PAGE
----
Man’s Best Friend

Rate this item
(5 votes)

There once was a dog named Stormy. When he was very young, a man became his friend and carefully introduced him to all sorts of people, places and situations. He kept little Stormy away from frightening things, and Stormy grew up to love people and the world.

Every morning of his life, he jumped as far onto his friend’s side of the bed as he was allowed, excited to see his friend again and eager to start the new day.

Every time visitors came, Stormy bounced all over. “Lie down!” said his friend, and Stormy obeyed but couldn’t lie still and crawled to the guests, his tail thumping the floor.

Stormy was an Airedale — the king of the terriers. He was 65 pounds — tough, strong, fast, and sweet. He loved other dogs, and he loved chasing deer in the big yard. But when the deer realized he wouldn’t hurt them, they stopped running and just looked at Stormy. And he looked back, not sure if he’d rather chase them or play.

Stormy and his friend went everywhere together: the farm in Ohio, the beach in Florida, even some big cities. But their favorite thing was fishing on Lake Huron in Michigan. They often left before sunrise, and Stormy was the first in the boat.

One fall day, his friend took Stormy duck hunting. Stormy stayed out of sight as his friend and the other men hid, waiting. When the ducks flew in, the men stood and flames shot from their guns, and thunder shattered the air. And some of the ducks who had been flying moments before now floated dead in the water.

Stormy didn’t like it. And from then on, whenever his friend carried a gun, Stormy shied away. His friend, however, hadn’t noticed, and the next time he fired his gun on the island, Stormy ran as far away as he could, deep into the woods, where coyotes and wolves lived.

His friend searched and searched and was very happy when he finally found Stormy the next day. And that was the last time he carried a gun around Stormy.

For Stormy, the years passed happily with a similar rhythm. Late winter and early spring meant trips to the farm. Summer and fall meant life on the island in Michigan and fishing. He loved roaming free on the farm and the island.

Then came the holidays, the happy times when the three children returned home. January was the toughest. It was too cold for Stormy to stay outside long, and it was his friend’s busiest work month. “We just need to make it through January,” he told Stormy.

On one January morning, Stormy woke his friend as usual, and they went downstairs. His friend stopped at the bottom stair and sat down with Stormy. He did that sometimes, giving Stormy a little hug and saying nice things. But on this morning, he gave Stormy the longest hug of his life, and he said the nicest things he’d ever said. His friend was surprised by it himself and smiled and said, “Hmm.”

On that day, under the snow, Stormy’s electric fence didn’t work as he reached the edge of the yard. So Stormy decided to visit the dogs he’d often heard barking. Maybe some new friends. As he crossed the road, something big and fast and hard hit him. And the last thing he remembered was lying down to rest.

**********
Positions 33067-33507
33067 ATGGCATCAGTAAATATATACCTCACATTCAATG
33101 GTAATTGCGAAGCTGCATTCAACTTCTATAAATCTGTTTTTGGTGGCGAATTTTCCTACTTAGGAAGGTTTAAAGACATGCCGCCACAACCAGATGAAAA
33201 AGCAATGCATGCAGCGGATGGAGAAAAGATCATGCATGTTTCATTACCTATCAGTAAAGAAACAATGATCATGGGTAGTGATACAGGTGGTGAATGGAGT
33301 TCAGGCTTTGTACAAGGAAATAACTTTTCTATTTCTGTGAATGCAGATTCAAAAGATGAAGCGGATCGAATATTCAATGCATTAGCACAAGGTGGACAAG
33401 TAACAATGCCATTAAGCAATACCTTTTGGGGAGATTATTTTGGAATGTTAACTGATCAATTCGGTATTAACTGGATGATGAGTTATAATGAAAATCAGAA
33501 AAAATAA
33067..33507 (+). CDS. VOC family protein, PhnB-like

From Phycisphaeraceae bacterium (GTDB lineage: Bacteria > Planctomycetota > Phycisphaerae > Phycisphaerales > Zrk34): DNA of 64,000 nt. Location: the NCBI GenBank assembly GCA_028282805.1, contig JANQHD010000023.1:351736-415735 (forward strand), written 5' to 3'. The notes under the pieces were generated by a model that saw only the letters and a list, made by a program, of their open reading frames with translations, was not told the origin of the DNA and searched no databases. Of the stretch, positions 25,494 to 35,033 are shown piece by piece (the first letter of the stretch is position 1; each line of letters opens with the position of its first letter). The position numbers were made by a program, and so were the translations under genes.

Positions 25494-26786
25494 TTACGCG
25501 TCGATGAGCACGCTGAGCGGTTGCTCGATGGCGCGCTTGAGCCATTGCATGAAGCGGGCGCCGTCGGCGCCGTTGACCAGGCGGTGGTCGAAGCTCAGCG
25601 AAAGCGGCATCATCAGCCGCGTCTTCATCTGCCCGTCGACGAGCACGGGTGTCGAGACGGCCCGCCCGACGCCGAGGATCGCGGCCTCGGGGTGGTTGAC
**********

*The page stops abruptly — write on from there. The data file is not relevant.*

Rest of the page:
Some people say an angel came and took his spirit to heaven. His body, however, lay there peacefully, waiting for his friend, who searched and searched and finally found him.

He carried Stormy back to the yard and together they climbed the long hill to the house one last time — right to the spot where Stormy always sat, surveying the broad expanse below. The man said a prayer and buried Stormy there. The man also remembered something his grandmother had once said, and he said, “Well, we were fortunate to have had him as long as we did.”

Word spread across the neighborhood — many others had searched for Stormy too — and even across the country. And family, friends, the garbage man — even people who’d never met Stormy— were sorry to hear that he had left the world.

And in the next week, something unusual happened. A procession of animals came to the spot where he was buried. First, it was birds, then squirrels, then a rabbit. And finally, a herd of deer came right to the spot — a place they’d never been when Stormy was alive. And they paused for a few minutes, as if to say farewell, before slowly descending the hill.

Douglas Heuck

A journalistic innovator, Heuck has been writing about Pittsburgh for 25 years, as an investigative reporter and business editor at The Pittsburgh Press and Post-​Gazette and as the founder of Pittsburgh Quarterly. His newspaper projects ranged from living on the streets disguised as a homeless man to penning the only comprehensive profile in the latter years of polio pioneer Dr. Jonas Salk to creating a statistical means of judging regional progress that has led to similar projects across the country. Heuck’s work has won numerous national, state and local writing awards. His work has been cited in the landmark media law case “Food Lion vs. ABC news.”

Explore Related Stories:

Close Window Welcome to Pittsburgh Quarterly
Keep up with the latest

Sign up for our Newsletter, Pittsburgh Quarterly This Week.

We’ll keep in touch, but only when we think there’s something worth sharing. To receive exclusive Pittsburgh Quarterly news and stories, please fill out the form below. Be sure to check your email for a link to confirm your subscription!

View past newsletters here.

Don’t miss a story! Sign up for our newsletter to receive award-​winning journalism in your inbox.

Please let us know your name.
Invalid Input
Please let us know your email address.
Invalid Input